Review by Megan Murray-Pepper.
The loved-up couples of the Korean Midsummer Night’s Dream were succeeded in week 3 of the Globe to Globe festival by the paired lovers of Two Gents Productions’ double-hander The Two Gentlemen of Verona (Vakomana Vaviri Ve Zimbabwe), ‘in fair Harare, where we lay our scene’. In a fantastically funny and creative romp through what is probably Shakespeare’s earliest (and somewhat disjointed) play, actors Denton Chikura and Tonderai Munyevu metamorphose with brio through the playing of both central pairs of lovers (Proteus and Julia, Valentine and Sylvia) as well as a host of supporting characters. The rapid shrugging on of waistcoat or glove and distinctive mannerism carries them from scene to scene and between characters in a style derived from Zimbabwean township theatre.
I’ve seen the show twice in English (in 2009); it is not just equally entertaining in this Shona translation commissioned especially for the festival, but also slicker and brimming with confidence in its exploitation of the Globe theatre space. Two Gents make wily use of the audience to flesh out the rare scenes in which they can’t quite be everyone and everywhere at once, draping handy groundlings in garments to address them in character or borrowing a shoe to stand in for an emotional family farewell (it’s a testimony to their sheer ingenuity that this is such an occasional trick). It’s a technique used to stunning effect when Valentine is apprehended by the forest outlaws to open a lightning-quick second half – the outlaws are puppets chosen from among the audience themselves.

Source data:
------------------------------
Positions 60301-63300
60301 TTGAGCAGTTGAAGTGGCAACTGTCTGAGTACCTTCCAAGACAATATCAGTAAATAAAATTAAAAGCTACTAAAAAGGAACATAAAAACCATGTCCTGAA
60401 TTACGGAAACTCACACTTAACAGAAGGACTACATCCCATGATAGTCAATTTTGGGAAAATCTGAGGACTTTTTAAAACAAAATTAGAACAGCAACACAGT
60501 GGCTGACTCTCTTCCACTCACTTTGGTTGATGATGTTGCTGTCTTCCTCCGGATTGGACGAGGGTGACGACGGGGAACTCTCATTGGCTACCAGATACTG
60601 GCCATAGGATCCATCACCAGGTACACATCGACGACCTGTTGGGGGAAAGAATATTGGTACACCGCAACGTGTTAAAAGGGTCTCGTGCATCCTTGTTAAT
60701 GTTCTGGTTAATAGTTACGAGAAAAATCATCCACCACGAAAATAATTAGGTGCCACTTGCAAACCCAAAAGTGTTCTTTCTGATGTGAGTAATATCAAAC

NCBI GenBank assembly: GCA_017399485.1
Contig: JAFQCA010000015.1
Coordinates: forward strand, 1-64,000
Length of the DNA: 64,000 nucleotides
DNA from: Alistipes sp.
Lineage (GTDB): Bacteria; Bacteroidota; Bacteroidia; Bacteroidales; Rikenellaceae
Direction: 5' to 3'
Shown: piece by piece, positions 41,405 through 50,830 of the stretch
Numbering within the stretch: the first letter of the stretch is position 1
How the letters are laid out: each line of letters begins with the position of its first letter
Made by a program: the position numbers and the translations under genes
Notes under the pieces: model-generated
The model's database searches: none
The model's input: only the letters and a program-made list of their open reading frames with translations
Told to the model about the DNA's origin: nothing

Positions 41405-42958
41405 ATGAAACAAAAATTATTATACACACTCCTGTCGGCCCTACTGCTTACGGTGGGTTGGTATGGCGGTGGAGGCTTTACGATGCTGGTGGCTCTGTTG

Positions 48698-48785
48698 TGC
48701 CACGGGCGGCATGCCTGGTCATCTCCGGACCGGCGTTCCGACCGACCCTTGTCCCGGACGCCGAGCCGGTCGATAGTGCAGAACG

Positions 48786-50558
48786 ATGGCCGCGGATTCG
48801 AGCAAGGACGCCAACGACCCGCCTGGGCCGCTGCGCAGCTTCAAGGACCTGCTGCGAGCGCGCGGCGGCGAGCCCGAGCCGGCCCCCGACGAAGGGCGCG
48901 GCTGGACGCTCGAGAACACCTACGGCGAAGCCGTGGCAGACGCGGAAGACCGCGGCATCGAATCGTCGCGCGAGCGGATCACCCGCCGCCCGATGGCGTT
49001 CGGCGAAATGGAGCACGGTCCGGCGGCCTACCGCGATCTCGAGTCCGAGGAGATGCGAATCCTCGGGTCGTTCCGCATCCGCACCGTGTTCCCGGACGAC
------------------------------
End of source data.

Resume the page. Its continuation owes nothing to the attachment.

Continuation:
Both Chikura and Munyevu play women brilliantly – they hit just the right note between recognisable type and human warmth, making great capital from speedy adjustments in their vocal ranges. The wooing scene between Proteus and Julia is ripe with song and with stolen kisses, while plaudits should also go to Munyevu’s expressively canine Crab and Chikura’s sassy and bootylicious version of Sylvia. Each dizzying exchange of ring or “tsamba” (letter) through this tale is worked with wit and ingenuity.
The play has a distinctly troubling final scene – like Kate’s final speech in The Taming of the Shrew or Isabella’s silence following the Duke’s proposal in Measure for Measure, a host of ambiguities surround Sylvia’s disposal between the suitors Proteus and Valentine. The threat of sexual violence and the obvious implication that male friendship trumps female volition is difficult to carry with sympathy before a modern audience. Two Gents don’t shirk this discomfort, and in a daring manoeuvre they give the final moments over exclusively to Sylvia and Julia – a painfully tender moment between women rounding off this deft, dextrous and wickedly joyful production.
The Globe to Globe festival at Shakespeare’s Globe runs until the 3rd of June.